- The Washington Times - Thursday, November 23, 2006

Even the entry-level 1935 Buick convertible Model 46C had a base price of $925 and that was in the middle of the Great Depression.

Consequently, many young drivers who had just acquired a driver’s license were more interested in more affordable cars like second- and third-hand Model T Fords.

One of those young drivers was Arlo Darby, who spent the 1930s in a continual effort at keeping used cars running.

Time marches on and by 1990 Mr. Darby was living in Potomac. It was at that time that he thought a trip down memory lane was in order and he purchased a 1926 Model T Ford Touring Car.

He joined an antique car club and soon thereafter found himself on a club tour.

That’s when he relearned what he already knew — the Model T Ford had difficulty keeping up with modern traffic.

Mr. Darby resumed his search for an antique car that would satisfy both his wants, a car old enough to look old and one that could keep up with modern traffic. In 1996 he found the answer to both requirements when he saw an ad for a 1935 Buick rumble-seat convertible with dual side mounts. Hidden beneath the long engine hood was a 235-cubic-inch straight eight-cylinder engine that delivers 93 horsepower. Statistics from 1935 reveal that the car could accelerate from 10 mph to 60 mph in only 21 seconds and reached a top speed of 85 mph even though the car had a speedometer showing 100 mph.

He went to see the car located in Pulaski, Va., and at first glance thought, “That’s the car for me.” The handsome body was painted Douglas green and the stylish fenders were painted Raleigh green. The bright yellow pinstriping matched the yellow wheels. Each wheel is dressed with a trim ring.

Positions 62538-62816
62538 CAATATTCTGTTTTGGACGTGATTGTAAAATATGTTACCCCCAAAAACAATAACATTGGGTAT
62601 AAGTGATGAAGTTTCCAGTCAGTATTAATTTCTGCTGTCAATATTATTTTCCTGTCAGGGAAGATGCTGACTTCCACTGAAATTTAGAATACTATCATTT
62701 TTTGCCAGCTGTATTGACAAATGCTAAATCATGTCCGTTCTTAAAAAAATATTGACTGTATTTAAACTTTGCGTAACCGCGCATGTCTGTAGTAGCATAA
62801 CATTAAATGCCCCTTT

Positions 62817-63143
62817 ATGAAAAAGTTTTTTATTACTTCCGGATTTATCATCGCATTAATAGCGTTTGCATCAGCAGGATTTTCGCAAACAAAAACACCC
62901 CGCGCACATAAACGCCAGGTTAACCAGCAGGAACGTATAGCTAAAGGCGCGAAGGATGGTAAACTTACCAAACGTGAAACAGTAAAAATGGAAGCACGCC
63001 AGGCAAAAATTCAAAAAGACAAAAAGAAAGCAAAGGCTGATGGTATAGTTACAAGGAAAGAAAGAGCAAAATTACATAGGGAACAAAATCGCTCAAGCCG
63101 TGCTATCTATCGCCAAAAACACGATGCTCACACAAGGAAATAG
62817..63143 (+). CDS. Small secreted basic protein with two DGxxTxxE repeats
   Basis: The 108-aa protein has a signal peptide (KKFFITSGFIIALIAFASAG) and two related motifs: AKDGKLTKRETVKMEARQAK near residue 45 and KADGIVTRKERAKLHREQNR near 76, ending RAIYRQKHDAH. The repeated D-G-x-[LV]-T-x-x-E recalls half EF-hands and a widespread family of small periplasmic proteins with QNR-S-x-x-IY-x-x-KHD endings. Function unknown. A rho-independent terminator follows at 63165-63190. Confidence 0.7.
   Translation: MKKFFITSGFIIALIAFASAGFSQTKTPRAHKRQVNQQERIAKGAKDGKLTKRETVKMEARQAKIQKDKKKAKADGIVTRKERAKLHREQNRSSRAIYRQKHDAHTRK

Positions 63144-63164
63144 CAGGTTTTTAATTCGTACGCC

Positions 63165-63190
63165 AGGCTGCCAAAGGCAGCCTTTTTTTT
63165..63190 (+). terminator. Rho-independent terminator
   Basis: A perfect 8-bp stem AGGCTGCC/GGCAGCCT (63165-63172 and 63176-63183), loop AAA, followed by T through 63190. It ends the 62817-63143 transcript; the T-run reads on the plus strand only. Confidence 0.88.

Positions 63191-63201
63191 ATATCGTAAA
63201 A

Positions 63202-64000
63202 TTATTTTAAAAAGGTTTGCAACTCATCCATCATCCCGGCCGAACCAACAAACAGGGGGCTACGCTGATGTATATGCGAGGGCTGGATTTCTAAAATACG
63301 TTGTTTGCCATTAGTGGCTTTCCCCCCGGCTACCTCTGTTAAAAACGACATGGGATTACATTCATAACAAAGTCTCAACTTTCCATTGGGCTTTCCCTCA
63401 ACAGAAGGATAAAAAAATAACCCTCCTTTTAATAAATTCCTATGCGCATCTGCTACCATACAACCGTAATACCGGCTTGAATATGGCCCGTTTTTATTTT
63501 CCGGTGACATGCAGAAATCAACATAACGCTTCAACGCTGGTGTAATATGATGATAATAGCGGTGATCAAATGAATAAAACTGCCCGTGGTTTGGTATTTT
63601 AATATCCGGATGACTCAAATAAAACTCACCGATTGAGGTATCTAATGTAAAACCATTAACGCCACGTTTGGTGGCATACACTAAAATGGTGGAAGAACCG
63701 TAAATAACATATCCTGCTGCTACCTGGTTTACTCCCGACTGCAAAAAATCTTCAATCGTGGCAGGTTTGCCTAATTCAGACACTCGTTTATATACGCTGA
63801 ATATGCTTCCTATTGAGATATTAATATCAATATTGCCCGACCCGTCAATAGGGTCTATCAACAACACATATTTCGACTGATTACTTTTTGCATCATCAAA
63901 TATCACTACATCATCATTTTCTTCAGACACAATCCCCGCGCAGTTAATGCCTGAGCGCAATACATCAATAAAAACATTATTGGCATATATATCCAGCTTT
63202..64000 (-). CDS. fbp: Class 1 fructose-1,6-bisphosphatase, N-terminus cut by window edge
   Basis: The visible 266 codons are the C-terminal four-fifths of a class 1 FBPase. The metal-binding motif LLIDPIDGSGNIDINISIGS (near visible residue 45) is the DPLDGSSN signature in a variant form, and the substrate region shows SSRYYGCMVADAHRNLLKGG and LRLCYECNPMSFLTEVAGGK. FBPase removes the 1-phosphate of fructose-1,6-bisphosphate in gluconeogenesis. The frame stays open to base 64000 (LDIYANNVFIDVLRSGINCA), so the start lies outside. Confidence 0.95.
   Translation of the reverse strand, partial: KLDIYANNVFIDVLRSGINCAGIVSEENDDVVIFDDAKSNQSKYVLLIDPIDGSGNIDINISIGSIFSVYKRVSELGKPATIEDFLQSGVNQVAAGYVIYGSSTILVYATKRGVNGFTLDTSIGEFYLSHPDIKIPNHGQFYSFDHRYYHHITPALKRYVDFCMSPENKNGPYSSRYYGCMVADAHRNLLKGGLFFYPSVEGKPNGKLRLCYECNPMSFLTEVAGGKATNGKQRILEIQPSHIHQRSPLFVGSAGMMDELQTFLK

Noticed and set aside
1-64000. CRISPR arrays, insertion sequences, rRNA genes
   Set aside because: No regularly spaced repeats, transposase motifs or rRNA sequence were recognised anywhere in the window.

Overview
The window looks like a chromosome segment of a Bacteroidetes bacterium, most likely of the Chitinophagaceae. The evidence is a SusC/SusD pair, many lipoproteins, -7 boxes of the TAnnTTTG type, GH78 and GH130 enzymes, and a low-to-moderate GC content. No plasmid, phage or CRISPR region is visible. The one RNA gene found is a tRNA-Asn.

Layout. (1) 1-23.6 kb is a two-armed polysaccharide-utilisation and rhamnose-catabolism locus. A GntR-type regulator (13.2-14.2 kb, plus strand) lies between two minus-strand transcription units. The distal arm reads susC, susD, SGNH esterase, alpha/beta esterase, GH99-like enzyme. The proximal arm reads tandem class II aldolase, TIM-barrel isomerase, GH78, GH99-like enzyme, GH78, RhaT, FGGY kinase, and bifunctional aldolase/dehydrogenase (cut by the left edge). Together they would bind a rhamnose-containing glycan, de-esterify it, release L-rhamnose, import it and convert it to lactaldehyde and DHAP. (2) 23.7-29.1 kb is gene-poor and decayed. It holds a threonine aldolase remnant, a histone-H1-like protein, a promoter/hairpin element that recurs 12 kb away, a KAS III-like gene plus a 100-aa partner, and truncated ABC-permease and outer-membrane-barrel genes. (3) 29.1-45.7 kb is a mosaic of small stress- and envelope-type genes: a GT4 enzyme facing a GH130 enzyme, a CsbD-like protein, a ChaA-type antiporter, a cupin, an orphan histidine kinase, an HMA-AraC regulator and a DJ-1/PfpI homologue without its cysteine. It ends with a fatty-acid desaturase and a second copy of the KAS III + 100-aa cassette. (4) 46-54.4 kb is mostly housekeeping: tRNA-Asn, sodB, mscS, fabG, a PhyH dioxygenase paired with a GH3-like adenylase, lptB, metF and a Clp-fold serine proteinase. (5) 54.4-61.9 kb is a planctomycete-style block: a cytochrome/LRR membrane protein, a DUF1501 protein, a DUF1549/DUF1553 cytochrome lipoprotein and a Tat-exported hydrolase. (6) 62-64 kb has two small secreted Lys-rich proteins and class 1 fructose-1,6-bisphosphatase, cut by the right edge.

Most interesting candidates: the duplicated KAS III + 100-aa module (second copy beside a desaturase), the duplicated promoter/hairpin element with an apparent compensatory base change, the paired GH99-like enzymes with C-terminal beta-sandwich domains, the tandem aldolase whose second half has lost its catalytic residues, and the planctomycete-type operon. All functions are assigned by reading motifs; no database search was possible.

Mr. Darby learned that the car had been restored in Wisconsin before being sold to the man in Virginia. Mr. Darby quickly became the new owner and made arrangements for the 3,140-pound car to be trucked to his Monrovia home in Maryland.

There wasn’t much difference between the 1934 and 1935 Buicks — the big change would come in 1936. Mr. Darby’s car came equipped with a lock on the glove compartment, an automatic choke and painted headlight housings.

Dressing up the sporty car are six 6.50x16-inch-wide white sidewall tires, each one with a chrome hubcap proclaiming that this car is a Buick. “The fastest that I’ve ever had it is 60,” Mr. Darby says, with a reminder that the car is equipped with mechanical brakes.

A few years after acquiring the car, Mr. Darby noticed the fabric top was faded and slightly frayed and detracted from the appearance. He took his car to an upholstery shop in Pennsylvania where the top was replaced to look like new, complete with a glass rear window in the rear flap. Once unsnapped at the bottom, that flap can be pulled into the cabin and secured to the top of the ceiling to make communication between rumble-seat passengers and cabin occupants more convenient.

With the new top in place, Mr. Darby retrieved his 15-foot, 2-inch-long Buick and loaded it on his trailer. On the trip home he stopped for gasoline and discovered that all of the lug nuts on the right rear wheel of his tow vehicle were loose.

How that happened, he doesn’t know. It was just one more bullet dodged.

The cozy cabin of the Buick, in mottled brown upholstery, is not spacious. The chrome-encased vacuum motors on both windshield wipers rest at the base of the windshield. In front of the passenger is the clock in the glove-compartment door and below that, hanging from the bottom of the dashboard, is a radio. In front of the driver is a three-spoke steering wheel and sprouting from the rubber floor mat is a gear-shift lever to operate the three-speed transmission. Next to that is the hand brake.

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